Every year, millions of people come from around the world to witness the spectacular mountain scenery of Yosemite National Park and to catch a glimpse of a wild animal. During my time as a ranger, I have found that most people are here to see one elusive animal in particular: a bear! But I will let you in on a little secret. There is an animal in Yosemite that has an even more magnetic personality than a bear and an absolutely unmatched sense of courage in the face of danger. And I can almost guarantee that anyone who has visited Yosemite has seen this little guy…
The animal I am talking about here is the very common California ground squirrel. But before you stop reading, wait! Sure, the squirrel is not going to win a beauty pageant and you probably won't find many squirrel souvenirs in our stores, but in terms of personality to the pound and an absolutely incredible ability to defend itself, this little rodent's got everyone beat. Let us think about the life of a ground squirrel for a moment. If you are small and tasty and live
in a burrow, you've got a lot to be worried about. In fact, you probably spend more of your day thinking about snakes than even the worst ophidiophobe (a person scared of snakes). So what's a squirrel to do in a tough world full of things that want to eat it? Get smarter.
Researchers at UC Davis set out to answer the question: how does this little half pound animal protect itself against a formidable predator like the rattlesnake? You might say that the answer is very alarming! Noticing that when confronted by predators California ground squirrels furiously shake their tails, researchers thought there might be more to this display than meets the eye. So they set up heat imaging cameras and noticed that along with the tail waiving display, squirrels can actually heat up their tails by as much as 12°F (see graphic below)! To a heat sensing organism like a snake, this sudden flash of heat is so startling that it often sends them scurrying away into a defensive position. Squirrel 1, Rattlesnake 0. Researchers touted this discovery as the first example of infrared communication ever observed in the animal world.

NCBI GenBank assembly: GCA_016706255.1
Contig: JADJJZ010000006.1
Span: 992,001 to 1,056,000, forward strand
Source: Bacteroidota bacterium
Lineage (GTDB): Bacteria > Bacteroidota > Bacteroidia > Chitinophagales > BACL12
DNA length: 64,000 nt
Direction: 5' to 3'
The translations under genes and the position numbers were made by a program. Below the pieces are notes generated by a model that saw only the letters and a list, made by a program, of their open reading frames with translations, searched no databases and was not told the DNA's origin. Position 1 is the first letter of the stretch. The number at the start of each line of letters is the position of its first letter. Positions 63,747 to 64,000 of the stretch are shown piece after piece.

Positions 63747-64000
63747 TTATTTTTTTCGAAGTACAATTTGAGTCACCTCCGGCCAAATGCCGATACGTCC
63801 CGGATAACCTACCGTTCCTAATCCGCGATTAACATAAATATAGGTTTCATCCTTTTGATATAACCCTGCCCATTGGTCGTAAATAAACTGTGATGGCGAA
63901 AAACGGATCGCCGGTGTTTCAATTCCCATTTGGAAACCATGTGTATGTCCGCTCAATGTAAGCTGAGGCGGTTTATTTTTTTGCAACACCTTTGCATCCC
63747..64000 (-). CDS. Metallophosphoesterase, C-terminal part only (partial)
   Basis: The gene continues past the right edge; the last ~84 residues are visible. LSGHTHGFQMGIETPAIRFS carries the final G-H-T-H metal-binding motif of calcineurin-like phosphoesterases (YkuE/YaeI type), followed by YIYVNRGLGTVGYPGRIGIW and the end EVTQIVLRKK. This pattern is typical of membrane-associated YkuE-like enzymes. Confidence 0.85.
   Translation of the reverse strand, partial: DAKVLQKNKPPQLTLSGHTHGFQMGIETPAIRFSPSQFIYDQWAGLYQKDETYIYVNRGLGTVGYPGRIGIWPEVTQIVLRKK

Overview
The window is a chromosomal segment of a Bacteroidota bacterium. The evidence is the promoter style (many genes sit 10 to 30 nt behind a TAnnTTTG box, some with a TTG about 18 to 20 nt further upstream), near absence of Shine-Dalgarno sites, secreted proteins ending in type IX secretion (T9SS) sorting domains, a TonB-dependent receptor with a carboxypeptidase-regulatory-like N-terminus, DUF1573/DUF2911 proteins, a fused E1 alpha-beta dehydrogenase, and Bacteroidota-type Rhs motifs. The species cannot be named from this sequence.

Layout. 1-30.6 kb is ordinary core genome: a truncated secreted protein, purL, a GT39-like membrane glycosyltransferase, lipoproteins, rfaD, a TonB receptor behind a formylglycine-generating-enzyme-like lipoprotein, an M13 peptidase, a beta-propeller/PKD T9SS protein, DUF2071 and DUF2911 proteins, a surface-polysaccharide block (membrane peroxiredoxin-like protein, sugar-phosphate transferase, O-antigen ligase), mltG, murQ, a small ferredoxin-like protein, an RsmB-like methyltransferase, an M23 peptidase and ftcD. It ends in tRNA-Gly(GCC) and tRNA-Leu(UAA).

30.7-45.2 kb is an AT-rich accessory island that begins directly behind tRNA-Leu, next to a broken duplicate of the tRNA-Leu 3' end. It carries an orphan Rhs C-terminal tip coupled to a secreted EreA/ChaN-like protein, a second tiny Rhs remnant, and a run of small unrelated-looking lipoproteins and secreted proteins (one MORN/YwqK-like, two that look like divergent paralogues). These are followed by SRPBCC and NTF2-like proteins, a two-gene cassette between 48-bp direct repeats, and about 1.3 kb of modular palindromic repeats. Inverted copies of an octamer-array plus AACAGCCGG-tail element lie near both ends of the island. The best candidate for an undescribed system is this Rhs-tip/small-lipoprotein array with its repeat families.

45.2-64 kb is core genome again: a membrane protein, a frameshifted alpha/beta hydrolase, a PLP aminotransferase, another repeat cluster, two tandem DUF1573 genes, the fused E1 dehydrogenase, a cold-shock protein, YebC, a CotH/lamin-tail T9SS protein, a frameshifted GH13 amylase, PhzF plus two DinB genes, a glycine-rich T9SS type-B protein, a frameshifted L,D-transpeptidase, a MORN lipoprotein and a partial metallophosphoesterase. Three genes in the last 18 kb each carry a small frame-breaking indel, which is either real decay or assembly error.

And if that's not enough, some populations of adult California ground squirrels have shown varying immunity to rattlesnake venom. Been bitten by a rattlesnake? No problem! And while tail waiving and venom immunity are great strategies for the adults, what about the more vulnerable young pups? Well thanks to another clever trick, the pups probably don't have to worry about snakes either. (Listen up ophidiophobes.) One researcher at UC Davis noticed that some California ground squirrel moms will chew up shed rattlesnake skins and then meticulously groom their pups. Why this rattlesnake perfume, you might ask? It is believed that by applying this mash of snake skin, the pups' scent is camouflaged, disguising the young ground squirrel as the very predator itself.
So while the California ground squirrel may not seem as charming as the black bear, I do hope that next time you see one of these rodents, you pause for a moment. Pause to think about how one of the smallest and most commonly seen animals in Yosemite might just be the most courageous and clever of them all.
The California ground squirrel can heat up its tail when attacked (top), but won't heat it up if the predator is not infrared-sensitive (bottom). Graphic: Aaron Rundus.